“We’ll get there in a few days,” she said, even though the truth of the matter was the ship was still months away. The pilot still had to adjust speed for reduced fuel. That or shed some weight, and it was already a bucket of bolts with a skeleton crew that had to ration food and water supplies. As Valou saw it, the race was against time, while she saw Lontrelle’s vitals began to deteriorate. The computer dispensed the necessary blood and plasma due to the internal bleeding, not to mention the medication that tamped down the pain, and kept his screaming to moans.

The calm female voice of the computer gave a litany of updates which he took in stride. Part of his military training for survival started to kick in. Yet, he would fade in and out and have his moments. That’s when Valou would sing to him the ballads of early Mars pioneers. She finally did tell him about Carla, and why the company couldn’t tell her about his condition, and that it was important if, and when Control would allow her to speak to him via video link, he refrain from talking about the classified nature of his case. His glum sad eyes prefaced his sharp comment. “Do they think I’m stupid? What do they think of us? Idiots, all of them. The only thing I’m not protesting is because if something happens to me, God forbid, I want my pension to go to her. They better take care of my family if this situation goes south.”

Valou could barely speak as she tried to spoon apple sauce into his mouth. “Eat this,” she said, almost in a hoarse whisper. “I’ll make sure that it happens Lontrelle. Don’t worry. You have my word.”

The computer’s alarm sounded, a slow-paced ping that seemed to echo throughout the ship’s corridors and small rooms, and out into space. It began to reel off the bad news. He could barely fathom the broken phrases about the claw stopping his brain from healing. “Shut that thing off,” he yelled. “I need to see my wife before I die. You gotta help me Valou. You can’t just let things be this way. You know Carla, you know my boys.”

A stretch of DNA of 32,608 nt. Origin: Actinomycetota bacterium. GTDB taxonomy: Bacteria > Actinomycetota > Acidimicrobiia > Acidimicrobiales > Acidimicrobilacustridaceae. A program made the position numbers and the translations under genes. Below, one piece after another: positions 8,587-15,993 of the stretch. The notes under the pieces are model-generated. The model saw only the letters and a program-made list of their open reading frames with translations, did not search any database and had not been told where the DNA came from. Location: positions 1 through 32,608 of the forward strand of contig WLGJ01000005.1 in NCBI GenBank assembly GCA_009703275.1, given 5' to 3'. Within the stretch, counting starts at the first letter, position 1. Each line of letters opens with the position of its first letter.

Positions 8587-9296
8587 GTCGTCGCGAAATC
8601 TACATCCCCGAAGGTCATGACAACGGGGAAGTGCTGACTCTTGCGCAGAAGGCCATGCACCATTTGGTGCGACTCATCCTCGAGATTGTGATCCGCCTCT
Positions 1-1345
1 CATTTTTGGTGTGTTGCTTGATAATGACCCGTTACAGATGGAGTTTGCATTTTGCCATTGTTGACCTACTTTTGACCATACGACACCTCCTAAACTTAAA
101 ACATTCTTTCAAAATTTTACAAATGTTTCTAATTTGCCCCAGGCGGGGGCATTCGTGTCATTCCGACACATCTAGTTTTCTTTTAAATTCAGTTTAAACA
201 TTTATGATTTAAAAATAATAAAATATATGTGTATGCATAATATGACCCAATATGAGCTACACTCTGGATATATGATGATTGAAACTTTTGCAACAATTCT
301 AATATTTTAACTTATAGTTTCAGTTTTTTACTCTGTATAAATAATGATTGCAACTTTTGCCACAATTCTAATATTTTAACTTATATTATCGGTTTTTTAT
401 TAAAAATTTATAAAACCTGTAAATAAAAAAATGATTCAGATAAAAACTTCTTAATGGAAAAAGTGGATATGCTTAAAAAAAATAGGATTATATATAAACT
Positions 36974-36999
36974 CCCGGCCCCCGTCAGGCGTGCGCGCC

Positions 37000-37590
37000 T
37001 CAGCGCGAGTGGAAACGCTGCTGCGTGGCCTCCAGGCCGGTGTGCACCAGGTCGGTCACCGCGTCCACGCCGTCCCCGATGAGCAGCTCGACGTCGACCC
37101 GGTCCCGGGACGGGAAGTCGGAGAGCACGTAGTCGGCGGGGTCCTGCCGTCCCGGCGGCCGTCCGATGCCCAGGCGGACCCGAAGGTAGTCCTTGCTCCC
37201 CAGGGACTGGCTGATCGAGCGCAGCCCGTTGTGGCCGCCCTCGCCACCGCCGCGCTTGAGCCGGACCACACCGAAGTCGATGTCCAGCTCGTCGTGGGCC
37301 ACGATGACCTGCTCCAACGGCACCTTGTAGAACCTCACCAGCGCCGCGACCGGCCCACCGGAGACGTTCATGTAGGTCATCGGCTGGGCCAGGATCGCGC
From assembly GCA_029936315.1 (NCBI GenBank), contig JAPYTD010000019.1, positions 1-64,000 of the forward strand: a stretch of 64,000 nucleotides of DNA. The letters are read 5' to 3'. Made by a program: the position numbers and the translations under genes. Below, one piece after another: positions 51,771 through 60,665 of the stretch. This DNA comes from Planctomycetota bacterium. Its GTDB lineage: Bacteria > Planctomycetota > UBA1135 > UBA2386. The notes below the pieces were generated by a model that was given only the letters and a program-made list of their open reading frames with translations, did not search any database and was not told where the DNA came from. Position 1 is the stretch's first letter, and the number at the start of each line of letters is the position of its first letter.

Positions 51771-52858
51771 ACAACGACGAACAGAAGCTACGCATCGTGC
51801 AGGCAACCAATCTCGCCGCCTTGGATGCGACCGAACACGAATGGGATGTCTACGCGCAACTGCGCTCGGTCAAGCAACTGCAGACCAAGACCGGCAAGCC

“You’re not going to die,” Valou said with such confidence that Lontrelle quieted, and almost gasped. “You’re not going to die. And you want to know why? Ask me. Ask me why?” She didn’t bother waiting for an answer from the stunned commander. “It’s because you have so much to live for. You have a life waiting for you – your beautiful wife and your two beautiful boys. You hold on. I’m telling you!” She stood up and grabbed his arm, and looked straight into his brown eyes, mere inches from hope.

Finally, a message from Control came through. Back on Mars, Finebaum had been lobbying his bosses to reveal the truth. He told them the Mordre had threatened to share information on their end. A prolonged investigation, their authorities were running out of patience. They still had not received the body of the dead Ta’gloom, which they considered to be a breach of contract. Keeping the body, Mars Operations was accused of extracting tissue for possible clones. As for the animal’s escort, he could remain imprisoned under the Martian law which he had broken. He was considered a drone and expendable, but in keeping up relations, if that’s what Mars Operations wanted, they could extradite him. In this situation, Control felt it was only a matter of time before the news got out. Instead of facing too many questions, and the possibility of a lawsuit by the family for a wrongful death, the company was in danger of facing a marred reputation which it could not afford. The message was simple: “Allow Commander Lontrelle Dickens contact with his family.”